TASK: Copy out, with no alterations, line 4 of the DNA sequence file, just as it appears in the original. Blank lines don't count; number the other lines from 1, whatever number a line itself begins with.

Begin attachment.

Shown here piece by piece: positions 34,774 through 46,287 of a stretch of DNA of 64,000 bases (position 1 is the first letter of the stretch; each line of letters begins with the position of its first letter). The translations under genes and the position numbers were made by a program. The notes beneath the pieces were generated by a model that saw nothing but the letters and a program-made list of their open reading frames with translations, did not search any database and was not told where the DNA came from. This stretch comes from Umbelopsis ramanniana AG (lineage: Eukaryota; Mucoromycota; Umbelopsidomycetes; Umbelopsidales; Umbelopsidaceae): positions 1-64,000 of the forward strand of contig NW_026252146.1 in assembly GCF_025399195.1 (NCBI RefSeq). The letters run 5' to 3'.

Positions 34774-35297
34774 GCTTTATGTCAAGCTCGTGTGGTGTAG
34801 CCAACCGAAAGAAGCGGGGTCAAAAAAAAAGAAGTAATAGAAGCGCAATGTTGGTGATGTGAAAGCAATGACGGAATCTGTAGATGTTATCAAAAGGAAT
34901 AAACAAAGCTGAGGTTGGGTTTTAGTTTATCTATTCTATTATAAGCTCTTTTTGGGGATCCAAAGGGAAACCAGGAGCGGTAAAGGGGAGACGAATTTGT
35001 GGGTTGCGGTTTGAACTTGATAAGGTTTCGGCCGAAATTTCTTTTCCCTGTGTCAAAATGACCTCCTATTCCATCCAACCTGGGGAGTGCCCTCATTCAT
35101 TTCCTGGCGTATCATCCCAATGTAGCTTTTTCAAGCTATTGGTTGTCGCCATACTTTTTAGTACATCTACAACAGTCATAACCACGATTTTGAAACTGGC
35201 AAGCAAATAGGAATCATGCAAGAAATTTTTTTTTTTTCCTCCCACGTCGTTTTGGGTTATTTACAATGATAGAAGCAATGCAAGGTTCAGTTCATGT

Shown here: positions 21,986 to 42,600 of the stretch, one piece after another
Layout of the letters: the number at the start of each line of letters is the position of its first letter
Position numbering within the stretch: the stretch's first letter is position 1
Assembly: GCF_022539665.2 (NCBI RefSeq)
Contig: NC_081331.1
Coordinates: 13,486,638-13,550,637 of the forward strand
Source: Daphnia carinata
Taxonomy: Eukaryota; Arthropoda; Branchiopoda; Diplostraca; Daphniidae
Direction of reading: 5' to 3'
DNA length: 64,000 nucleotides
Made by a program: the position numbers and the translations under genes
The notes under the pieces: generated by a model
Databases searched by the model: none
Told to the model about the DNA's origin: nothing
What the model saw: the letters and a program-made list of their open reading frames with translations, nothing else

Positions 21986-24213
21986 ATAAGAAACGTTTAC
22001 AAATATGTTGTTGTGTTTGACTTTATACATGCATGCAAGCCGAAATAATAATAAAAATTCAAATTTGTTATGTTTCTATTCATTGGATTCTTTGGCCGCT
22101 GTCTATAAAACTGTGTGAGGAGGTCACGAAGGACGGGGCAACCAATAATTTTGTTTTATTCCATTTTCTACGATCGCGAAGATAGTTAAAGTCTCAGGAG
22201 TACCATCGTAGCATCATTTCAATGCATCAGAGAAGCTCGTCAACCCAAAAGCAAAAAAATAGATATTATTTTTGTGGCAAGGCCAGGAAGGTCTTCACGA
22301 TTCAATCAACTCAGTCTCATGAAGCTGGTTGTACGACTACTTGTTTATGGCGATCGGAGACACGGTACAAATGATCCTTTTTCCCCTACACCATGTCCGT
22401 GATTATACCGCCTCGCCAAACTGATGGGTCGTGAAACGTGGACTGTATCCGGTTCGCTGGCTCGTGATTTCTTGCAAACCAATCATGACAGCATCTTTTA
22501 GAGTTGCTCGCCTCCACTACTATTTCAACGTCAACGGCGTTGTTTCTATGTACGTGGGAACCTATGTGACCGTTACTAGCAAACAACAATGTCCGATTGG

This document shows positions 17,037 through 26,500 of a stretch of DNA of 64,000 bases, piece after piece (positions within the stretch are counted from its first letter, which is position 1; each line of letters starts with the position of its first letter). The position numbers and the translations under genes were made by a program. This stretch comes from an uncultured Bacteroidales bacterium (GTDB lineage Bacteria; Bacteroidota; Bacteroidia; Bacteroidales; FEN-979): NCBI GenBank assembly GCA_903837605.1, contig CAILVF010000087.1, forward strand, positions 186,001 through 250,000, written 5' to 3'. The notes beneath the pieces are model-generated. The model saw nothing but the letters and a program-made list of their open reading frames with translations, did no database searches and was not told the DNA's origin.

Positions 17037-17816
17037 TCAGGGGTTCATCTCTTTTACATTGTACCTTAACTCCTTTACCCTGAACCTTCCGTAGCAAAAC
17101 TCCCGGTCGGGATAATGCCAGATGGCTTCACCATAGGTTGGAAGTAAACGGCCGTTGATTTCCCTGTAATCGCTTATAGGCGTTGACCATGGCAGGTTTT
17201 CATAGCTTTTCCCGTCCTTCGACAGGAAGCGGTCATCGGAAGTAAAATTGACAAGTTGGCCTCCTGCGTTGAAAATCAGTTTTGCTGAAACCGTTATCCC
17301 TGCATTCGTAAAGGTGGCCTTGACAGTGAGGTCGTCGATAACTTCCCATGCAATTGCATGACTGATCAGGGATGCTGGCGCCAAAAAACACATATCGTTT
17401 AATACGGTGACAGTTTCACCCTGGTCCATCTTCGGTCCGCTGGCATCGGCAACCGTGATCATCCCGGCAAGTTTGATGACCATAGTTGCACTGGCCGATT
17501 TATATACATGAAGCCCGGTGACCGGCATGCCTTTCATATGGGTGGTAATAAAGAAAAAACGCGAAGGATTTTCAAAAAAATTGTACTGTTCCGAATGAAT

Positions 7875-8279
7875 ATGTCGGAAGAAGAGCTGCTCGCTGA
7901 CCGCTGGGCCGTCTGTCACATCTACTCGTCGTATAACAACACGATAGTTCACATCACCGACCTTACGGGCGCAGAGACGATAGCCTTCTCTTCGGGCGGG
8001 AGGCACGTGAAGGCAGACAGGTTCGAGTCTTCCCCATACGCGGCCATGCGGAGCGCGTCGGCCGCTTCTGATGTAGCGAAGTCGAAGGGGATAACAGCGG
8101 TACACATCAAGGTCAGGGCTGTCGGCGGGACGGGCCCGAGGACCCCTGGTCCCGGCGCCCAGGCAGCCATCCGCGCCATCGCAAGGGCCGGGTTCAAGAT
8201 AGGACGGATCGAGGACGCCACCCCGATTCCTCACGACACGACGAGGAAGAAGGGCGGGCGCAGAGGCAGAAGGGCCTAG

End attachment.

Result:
34801 CCAACCGAAAGAAGCGGGGTCAAAAAAAAAGAAGTAATAGAAGCGCAATGTTGGTGATGTGAAAGCAATGACGGAATCTGTAGATGTTATCAAAAGGAAT